“War for the Planet of the Apes,” the latest installment in the long-running ape franchise, is being lauded for its stunning visual effects. Many say that the third film in the series is the most visually-enchanting one yet — and VFX Supervisor Dan Lemmon told TheWrap how he did it.
Lemmon spoke about the long and challenging process to get the movie off the ground in the two and a half years since the scripting stage. One challenge, he said, was that they had planned to shoot near the Rinjani volcano in Indonesia, but it erupted just a few weeks before shooting began. Luckily it all worked out as they found that Mt. St. Helens in Washington State was a better shooting location anyway.
Since “Dawn for the Planet of the Apes,” Lemmon and director Matt Reeves made a list of things they wanted to improve on in this movie, which included making the apes more realistic than ever before.
“[In “Dawn”] there are shots that are absolutely believable and then there are shots that are fine but you don’t get as sucked in, and quite engaged,” Lemmon said. “We spent a lot of time looking into that in terms of shot design and lighting choices, things that we could do to up the realism.”
And that included apes on horses: “There were some shots that worked great and others where I said, I don’t know if I totally I buy it, that an ape is riding a horse … It didn’t look right.”
Using new technology like a Ray tracer, Lemmon and his team were able to make light move between the apes’ fur more realistically, making the apes look more real than ever before.
“War for the Planet of the Apes” stars Andy Serkis, Steve Zahn and Woody Harrelson, and hits theaters on Friday.
Read TheWrap’s Q&A with Dan Lemmon below.
TheWrap: What was the process like creating the apes?
Dan Lemmon: It’s always been about trying to make them look as real possible. Typically the stories [I work on] are stories where we are trying to draw the audience into a world that doesn’t exist. To take people to a space that is outside a normal experience. Anything that strikes the audience as not right, we are disrupting that illusion. We go to great lengths to make things as believable as possible but we have to work within the confines of our craft and the technology we have available. Because we’re aways pushing things forward, there’s always going to be improvement. It’s something Matt [Reeves] and I talk about a lot.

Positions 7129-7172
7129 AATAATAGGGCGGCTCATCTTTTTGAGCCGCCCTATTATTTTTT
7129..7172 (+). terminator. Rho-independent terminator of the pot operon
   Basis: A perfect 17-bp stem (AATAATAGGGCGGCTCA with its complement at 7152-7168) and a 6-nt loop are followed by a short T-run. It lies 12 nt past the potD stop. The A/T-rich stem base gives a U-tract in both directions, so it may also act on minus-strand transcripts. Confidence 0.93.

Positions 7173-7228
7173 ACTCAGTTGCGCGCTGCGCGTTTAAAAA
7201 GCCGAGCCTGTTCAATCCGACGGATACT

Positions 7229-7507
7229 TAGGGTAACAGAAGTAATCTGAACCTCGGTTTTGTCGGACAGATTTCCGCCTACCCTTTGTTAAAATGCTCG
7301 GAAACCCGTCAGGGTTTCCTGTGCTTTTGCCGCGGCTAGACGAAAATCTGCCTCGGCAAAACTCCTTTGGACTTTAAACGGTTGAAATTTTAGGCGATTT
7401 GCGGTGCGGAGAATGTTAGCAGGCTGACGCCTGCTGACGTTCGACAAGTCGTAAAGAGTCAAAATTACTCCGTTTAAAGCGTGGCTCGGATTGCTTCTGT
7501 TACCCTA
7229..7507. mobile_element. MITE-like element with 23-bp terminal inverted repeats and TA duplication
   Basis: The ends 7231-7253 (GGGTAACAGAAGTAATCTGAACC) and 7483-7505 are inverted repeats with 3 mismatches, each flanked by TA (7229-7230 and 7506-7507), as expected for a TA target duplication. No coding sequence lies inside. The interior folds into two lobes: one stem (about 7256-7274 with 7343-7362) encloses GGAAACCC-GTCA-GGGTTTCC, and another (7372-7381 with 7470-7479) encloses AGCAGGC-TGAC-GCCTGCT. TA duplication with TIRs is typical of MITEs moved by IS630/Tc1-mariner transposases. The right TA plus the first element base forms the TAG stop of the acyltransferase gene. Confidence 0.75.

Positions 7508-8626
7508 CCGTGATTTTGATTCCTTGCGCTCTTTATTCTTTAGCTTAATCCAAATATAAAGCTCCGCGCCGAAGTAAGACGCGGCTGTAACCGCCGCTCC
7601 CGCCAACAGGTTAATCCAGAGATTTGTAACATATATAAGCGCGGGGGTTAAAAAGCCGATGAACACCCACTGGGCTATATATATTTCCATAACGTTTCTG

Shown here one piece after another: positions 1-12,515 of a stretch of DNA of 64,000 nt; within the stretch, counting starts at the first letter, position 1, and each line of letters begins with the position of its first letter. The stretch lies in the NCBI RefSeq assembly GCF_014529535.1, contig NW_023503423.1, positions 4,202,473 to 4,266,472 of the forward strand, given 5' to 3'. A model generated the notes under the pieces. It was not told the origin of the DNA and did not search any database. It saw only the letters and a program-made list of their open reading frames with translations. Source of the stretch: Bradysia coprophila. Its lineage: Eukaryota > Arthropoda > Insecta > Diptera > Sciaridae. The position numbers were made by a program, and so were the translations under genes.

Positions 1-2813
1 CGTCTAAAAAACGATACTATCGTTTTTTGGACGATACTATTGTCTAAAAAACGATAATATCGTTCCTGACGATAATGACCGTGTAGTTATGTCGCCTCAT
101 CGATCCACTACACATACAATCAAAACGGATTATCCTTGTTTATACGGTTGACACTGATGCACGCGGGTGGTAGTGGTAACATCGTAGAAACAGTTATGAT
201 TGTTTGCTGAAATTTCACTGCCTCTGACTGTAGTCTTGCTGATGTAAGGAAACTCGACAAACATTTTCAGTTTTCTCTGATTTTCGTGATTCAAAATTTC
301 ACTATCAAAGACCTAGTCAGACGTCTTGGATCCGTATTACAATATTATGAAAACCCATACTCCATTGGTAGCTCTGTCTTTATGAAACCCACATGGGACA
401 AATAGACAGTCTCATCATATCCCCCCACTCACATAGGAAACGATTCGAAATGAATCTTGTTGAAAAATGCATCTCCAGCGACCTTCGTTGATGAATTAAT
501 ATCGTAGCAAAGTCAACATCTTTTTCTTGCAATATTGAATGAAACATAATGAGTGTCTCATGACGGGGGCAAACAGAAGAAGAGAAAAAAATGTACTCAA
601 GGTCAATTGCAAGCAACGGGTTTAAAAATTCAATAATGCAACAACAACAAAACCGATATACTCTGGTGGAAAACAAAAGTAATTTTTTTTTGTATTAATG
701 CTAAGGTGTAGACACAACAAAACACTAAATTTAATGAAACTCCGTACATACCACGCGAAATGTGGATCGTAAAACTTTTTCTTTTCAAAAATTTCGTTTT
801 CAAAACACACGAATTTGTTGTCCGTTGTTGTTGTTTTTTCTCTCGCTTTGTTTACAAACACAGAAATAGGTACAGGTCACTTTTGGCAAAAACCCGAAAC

Matt came on with ‘Dawn.’ There are shots that are absolutely believable and then there are shots that are fine but you don’t get as sucked in, and quite engaged. What’s the difference between those shots? We spent a lot of time looking into that in terms of shot design and lighting choices, things that we could do to up the realism. Some light just naturally hides the tricks better. Like any magician, certain light will give away the gag. Technology keeps getting better and fur is a tricky problem, as of course, our creatures have fur. There are so many individual strains of hair, the computer has to work so hard for the picture. Also the processing power gets better and it unlocks certain tools that we can use to make the lighting more realistic. One of the tools is Ray tracing, it’s a way of modeling how light moves through the world in a more realistic way. The big change from the last film was the full use of Ray tracer, which does a lot of things really efficiently.
Was that the hardest part to get right the eyes, especially Caesar’s?
Because eyes are so fundamental to the audience’s ability to connect with the characters, it’s something we never let go. We are constantly trying to make them more realistic, more closely matched to what humans are used to seeing. Apart from the whites of their eyes, which are darker than humans, the apes’ eyes are very humanlike, which is one of the reasons why when you go to the zoo or you watch a nature documentary, humans connect to chimpanzees when they watch the behavior: you look in their eyes and you feel like you are looking in the mirror.
Did you have to do a lot of research on the monkeys to get everything right?